Dropper post “unlocked” while lowered?- Mtbr.com
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  1. #1
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    Dropper post “unlocked” while lowered?

    Wondering if this is normal or if I need to fix my dropper post... New bike - 2019 Ghost SL AMR 6.9 FS carbon frame (great build) except one thing being the dropper post. Is is a “Satori Sorata Pro” which I believe is a rather inexpensive model. I don’t care as long as it works. However, when I engage the lever it lowers and lifts as expected when I press again. My concern is that when lowered down under weight, is locked and holds fine while seated, but I noticed that if grasped by hand while in the set lowered position it is loose going upward and will fall right down if I let go with my hand. Once I engage the lever to raise it back up to the maximum travel height it is properly locked. My concern is if this action normal and safe? Thanks so much!

  2. #2
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    Is your question:

    Why can I raise my seat position when lifting by hand without using the release lever?

  3. #3
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    Quote Originally Posted by Forest Rider View Post
    Is your question:

    Why can I raise my seat position when lifting by hand without using the release lever?
    Essentially yes, however it will fall back down unless the lever is used to raise it back up. I apologize for the long winded question!

  4. #4
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    That is normal. I would suggest not doing that though.


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  5. #5
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    Quote Originally Posted by austink26 View Post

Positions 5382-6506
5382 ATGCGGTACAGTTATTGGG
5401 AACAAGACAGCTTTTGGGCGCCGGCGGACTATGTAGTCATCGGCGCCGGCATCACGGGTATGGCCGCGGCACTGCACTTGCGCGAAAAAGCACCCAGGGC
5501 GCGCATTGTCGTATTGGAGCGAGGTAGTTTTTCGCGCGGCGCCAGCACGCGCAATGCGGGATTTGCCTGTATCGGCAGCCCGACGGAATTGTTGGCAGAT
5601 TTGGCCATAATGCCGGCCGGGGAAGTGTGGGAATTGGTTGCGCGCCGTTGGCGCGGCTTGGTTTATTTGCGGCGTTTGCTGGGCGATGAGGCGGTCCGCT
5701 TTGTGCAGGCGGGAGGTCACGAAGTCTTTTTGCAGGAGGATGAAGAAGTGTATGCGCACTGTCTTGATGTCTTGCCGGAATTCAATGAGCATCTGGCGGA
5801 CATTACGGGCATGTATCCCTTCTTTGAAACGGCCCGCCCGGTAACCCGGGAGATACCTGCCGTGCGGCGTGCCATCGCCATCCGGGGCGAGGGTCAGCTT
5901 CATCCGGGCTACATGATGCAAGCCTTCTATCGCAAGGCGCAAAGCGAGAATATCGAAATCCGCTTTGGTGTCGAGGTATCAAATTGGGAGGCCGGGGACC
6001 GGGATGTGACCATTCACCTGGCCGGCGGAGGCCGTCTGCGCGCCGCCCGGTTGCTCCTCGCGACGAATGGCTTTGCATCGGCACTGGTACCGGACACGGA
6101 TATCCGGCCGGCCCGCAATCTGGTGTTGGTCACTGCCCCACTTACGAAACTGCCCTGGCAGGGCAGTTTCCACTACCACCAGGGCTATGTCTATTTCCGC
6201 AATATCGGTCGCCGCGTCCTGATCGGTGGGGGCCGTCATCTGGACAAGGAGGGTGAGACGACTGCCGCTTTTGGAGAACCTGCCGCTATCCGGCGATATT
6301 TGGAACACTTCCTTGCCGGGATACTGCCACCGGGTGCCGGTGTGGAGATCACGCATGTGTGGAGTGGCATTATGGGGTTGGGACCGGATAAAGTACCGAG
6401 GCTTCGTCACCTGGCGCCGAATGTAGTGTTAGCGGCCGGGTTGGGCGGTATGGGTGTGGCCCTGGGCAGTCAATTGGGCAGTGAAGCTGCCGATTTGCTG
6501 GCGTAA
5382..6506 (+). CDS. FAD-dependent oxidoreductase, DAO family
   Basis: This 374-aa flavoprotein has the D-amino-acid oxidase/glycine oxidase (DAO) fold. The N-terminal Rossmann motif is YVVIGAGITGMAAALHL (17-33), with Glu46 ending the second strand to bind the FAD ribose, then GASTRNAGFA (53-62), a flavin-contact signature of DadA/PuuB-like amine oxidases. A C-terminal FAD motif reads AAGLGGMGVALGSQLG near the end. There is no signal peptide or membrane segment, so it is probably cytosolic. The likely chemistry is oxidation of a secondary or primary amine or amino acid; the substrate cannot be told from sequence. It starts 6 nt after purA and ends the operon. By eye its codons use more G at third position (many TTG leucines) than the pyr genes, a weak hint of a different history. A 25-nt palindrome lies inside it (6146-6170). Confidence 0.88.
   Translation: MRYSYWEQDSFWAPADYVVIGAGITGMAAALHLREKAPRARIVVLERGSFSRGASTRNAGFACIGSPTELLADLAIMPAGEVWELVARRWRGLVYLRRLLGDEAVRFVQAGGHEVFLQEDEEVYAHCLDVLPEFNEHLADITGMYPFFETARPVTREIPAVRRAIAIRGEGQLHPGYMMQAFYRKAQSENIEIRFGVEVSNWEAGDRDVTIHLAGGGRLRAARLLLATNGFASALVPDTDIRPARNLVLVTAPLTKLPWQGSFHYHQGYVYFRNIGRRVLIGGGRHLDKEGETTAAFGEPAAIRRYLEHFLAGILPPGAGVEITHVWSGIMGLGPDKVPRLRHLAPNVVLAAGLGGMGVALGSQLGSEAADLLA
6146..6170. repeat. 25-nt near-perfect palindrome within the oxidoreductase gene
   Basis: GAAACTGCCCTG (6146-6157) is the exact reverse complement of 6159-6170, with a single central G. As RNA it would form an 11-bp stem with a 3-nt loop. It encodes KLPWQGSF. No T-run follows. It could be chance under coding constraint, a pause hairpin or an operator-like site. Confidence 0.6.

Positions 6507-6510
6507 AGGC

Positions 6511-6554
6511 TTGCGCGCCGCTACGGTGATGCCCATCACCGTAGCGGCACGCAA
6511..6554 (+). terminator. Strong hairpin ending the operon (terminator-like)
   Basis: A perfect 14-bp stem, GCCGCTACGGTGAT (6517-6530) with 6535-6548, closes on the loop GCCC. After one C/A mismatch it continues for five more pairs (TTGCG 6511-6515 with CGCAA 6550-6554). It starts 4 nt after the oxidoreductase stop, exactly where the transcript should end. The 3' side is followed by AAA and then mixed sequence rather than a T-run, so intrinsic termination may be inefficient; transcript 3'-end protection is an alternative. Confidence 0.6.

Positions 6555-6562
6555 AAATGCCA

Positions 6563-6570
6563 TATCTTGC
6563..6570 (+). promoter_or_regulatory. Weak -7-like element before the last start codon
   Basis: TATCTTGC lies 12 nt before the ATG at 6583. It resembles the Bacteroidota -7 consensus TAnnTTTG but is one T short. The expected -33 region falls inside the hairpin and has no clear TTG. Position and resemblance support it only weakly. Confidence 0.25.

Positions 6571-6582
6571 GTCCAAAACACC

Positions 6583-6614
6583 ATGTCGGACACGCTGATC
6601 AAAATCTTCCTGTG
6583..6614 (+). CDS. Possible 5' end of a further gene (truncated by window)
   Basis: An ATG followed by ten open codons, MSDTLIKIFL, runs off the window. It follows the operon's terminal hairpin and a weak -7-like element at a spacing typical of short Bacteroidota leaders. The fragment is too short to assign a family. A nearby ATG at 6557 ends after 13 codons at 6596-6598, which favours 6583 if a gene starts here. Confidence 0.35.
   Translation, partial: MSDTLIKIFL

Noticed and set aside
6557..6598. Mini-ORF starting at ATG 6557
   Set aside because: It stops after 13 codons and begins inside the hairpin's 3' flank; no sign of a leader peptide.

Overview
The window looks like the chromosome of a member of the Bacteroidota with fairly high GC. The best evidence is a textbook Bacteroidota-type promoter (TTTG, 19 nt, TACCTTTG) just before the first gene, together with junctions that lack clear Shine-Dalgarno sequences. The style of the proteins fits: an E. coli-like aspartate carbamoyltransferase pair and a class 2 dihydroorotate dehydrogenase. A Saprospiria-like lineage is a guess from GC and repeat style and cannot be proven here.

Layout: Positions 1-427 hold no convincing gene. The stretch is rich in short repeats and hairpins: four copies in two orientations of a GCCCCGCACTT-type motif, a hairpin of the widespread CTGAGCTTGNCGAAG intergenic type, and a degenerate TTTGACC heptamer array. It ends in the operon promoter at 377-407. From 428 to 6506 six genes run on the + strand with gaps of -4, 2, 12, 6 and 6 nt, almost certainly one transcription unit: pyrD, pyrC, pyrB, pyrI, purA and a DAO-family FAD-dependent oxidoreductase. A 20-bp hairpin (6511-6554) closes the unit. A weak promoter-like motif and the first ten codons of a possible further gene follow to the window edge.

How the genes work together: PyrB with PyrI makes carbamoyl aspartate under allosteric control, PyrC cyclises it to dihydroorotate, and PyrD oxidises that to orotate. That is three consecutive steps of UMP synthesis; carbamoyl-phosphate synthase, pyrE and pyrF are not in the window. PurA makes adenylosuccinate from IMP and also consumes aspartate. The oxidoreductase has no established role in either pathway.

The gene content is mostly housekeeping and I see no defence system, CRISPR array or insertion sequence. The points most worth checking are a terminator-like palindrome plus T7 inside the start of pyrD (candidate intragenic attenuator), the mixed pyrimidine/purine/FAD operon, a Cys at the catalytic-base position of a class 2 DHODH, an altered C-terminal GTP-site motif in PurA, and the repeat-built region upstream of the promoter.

That is normal. I would suggest not doing that though.


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    No need to grab my seat post to carry my bike with the seat lowered haha. I just wanted to ensure my dropper isn’t about to collapse on me unexpectedly. Thanks!


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  6. #6
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    Yeah just get into the habit of lifting it up from the frame. Riding with a dropper if you have never had one before it like a whole new world. Enjoy your new bike and get your shred on!


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  7. #7
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    I suggest not storing the bike with the seat lowered.

    I suggest not lifting your bike by the seat when seat is lowered -maybe that is what you are doing. The way it was described I assumed you were riding it and would lift it by hand while riding for some reason.

  8. #8
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    The usual rule for hydraulic posts is not to pull up the saddle when dropped because it can pull air into the hydraulic fluid and cause the post to get squishy. To do this, it takes some force to create a vacuum in the fluid. Yours sounds like it moves up freely so is likely internally different. IDK if yours is hydraulic or mechanical, but since it moves up freely and goes back down to the set drop, it's probably fine. You might cont Ghost or the post manufacturer and verify with them.
    Do the math.

  9. #9
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    Quote Originally Posted by austink26 View Post
    Yeah just get into the habit of lifting it up from the frame. Riding with a dropper if you have never had one before it like a whole new world. Enjoy your new bike and get your shred on!


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    Awesome I will thanks!

  10. #10
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    Quote Originally Posted by Lone Rager View Post
    The usual rule for hydraulic posts is not to pull up the saddle when dropped because it can pull air into the hydraulic fluid and cause the post to get squishy. To do this, it takes some force to create a vacuum in the fluid. Yours sounds like it moves up freely so is likely internally different. IDK if yours is hydraulic or mechanical, but since it moves up freely and goes back down to the set drop, it's probably fine. You might cont Ghost or the post manufacturer and verify with them.
    Roger that. Thanks for the info.

  11. #11
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    The subject in this thread is why I don't attach my bikes (with droppers) to bike stands using their seat posts. Not only the issue of up "pulling up" on the post, but also putting lateral force on the post while spinning the bike around. Not to mention potential damage to the posts stanchion surface. Just as easy to attach to the frame, and provides a better center of gravity as well.
    You didn't quit riding because you're old, you're old because you quit riding.

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